By allowing ads to appear on this site, you support the local businesses who, in turn, support great journalism.
The unfairness of de facto boarding houses
Placeholder Image
Manteca creates neighborhoods designed for single family homes.

You buy a home in such a neighborhood with the expectation that they will be used as a home for one family or an extended family.

Then one day a home sells. Within a few days five different couples or individuals move in. What’s going on?

Some believe an investor may have bought the home and has converted it into a boarding house. In this example – and several others – what happened over the past five years are groups of people buying a home to live in. More often than not it is two families or extended families.

The mortgage lenders can’t say no. It would be discrimination if the combined parties sold have the income to qualify for the loan and the credit history. What about it being a single family neighborhood, you ask? It doesn’t matter. Federal law trumps local and state law when it comes to discriminatory lending practices.

There are cases, however, where investors have done just that – turned homes into boarding houses. One involved a Modesto woman who owned a home near Joshua Cowell School who rented to people who worked in a restaurant she owned. Because there were so many people living there, neighbors complained about cars parked across lawns and in their driveways.

The home has since gone into foreclosure but it underscores a growing problem. Adopted development patterns and policies call for single family housing in specific areas. A growing number of times, however, the homes aren’t being used as single family housing.

This can cause all sorts of problems as Lathrop discovered several years ago. They couldn’t figure why their sewer capacity was rapidly disappearing as the number of houses to justify the flow hadn’t been built in Mossdale Landing at the time. They found the answer. A disproportionate number of larger homes were occupied by two or more families.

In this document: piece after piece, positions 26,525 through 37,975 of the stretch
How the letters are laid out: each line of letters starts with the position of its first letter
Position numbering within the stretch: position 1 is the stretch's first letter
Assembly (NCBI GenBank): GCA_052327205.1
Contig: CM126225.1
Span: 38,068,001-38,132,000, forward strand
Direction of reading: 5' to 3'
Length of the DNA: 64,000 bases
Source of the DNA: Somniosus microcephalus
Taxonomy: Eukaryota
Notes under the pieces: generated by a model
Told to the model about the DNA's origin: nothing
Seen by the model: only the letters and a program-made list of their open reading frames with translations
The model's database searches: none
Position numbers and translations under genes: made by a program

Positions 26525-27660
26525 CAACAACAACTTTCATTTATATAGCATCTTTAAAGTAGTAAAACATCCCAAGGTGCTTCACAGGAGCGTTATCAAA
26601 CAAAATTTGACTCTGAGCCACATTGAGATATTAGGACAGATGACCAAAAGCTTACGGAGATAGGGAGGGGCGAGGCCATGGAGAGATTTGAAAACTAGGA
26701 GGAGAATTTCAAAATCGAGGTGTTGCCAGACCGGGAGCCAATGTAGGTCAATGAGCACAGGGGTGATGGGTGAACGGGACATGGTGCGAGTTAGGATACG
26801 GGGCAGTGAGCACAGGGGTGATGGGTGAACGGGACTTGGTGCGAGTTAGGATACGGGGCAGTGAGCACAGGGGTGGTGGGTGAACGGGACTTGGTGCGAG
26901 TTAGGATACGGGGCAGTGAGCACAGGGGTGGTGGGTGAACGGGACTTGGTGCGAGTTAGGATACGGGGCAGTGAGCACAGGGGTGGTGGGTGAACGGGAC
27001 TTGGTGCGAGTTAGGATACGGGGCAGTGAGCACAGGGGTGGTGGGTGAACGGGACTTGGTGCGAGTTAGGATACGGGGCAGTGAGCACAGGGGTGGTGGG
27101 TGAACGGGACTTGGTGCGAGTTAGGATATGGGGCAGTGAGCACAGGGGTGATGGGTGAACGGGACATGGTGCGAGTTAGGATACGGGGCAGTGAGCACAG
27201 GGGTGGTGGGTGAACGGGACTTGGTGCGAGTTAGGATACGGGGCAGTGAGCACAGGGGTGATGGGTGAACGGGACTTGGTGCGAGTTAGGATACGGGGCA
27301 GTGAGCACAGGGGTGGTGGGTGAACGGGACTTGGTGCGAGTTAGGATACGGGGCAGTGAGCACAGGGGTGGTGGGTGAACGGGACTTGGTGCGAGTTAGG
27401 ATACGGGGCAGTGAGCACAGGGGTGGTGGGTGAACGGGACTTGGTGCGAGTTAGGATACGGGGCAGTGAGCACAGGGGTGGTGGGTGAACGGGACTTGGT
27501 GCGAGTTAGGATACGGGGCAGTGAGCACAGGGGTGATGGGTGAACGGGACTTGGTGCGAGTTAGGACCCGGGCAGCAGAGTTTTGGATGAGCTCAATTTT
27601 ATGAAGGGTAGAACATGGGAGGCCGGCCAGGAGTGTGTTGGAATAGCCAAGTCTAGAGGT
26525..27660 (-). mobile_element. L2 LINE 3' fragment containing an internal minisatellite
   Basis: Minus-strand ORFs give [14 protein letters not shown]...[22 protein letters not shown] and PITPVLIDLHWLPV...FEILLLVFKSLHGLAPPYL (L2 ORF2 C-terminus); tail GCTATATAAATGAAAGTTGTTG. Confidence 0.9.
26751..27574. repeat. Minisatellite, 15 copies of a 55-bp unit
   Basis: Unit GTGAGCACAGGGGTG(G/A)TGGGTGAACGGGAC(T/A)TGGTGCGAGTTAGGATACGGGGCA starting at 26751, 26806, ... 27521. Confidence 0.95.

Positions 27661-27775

This small but growing trend creates a heck of a lot of issues and problems.

If a home designed for one family and charged according for sewer actually has 10 people living there from two or more families, how is that fair to typical households? Every residential user is charged the same for sewer regardless of the number of occupants.

It seems Manteca and Lathrop should work toward policies were sewer is metered in new subdivisions. Ultimately everyone’s wastewater generation should be metered with monthly bills reflecting use.

Reduce the amount of wastewater from baths, showers, washing machines and such and you reduce the need for costly treatment facilities.

The proliferation of de facto multiple family housing ultimately could throw a lot of things out of whack including fees charged to make growth pay its way. They are based on the costs created to service a typical household. As more and more “boarding houses” or “multiple families” living in one home pop up, it undermines efforts to make sure growth pays its way.

From the perspective of maximizing land use, the trend may have some merit. It is, however, taking place by people not following the rules that everyone else does who buys into the neighborhood.

Does the trend demand immediate attention? Yes. The numbers aren’t that big but it is a growing trend. Sometimes we can’t all play by the same rule because of one law superseding another. However, it isn’t fair to give someone a financial advantage just because the rules don’t apply to them based on federal anti-discrimination rules regarding housing, if we’re all in this together, then everyone needs to pay their fair share.

This should also be a wake-up call for the city and builders alike.

The current housing development trends are not 100 percent sustainable.  They are not meeting the real needs of the buying public. You can see it in the McMansion prices that have collapsed much farther than all other housing types.

Manteca needs affordable multiple family housing – cluster homes, duplexes, triplexes or some other configuration.

What it doesn’t need is an unfair housing practice which is what having four or five families living next door to you changing the flow of the neighborhood while you and others are picking up part of their tab while you pay full freight.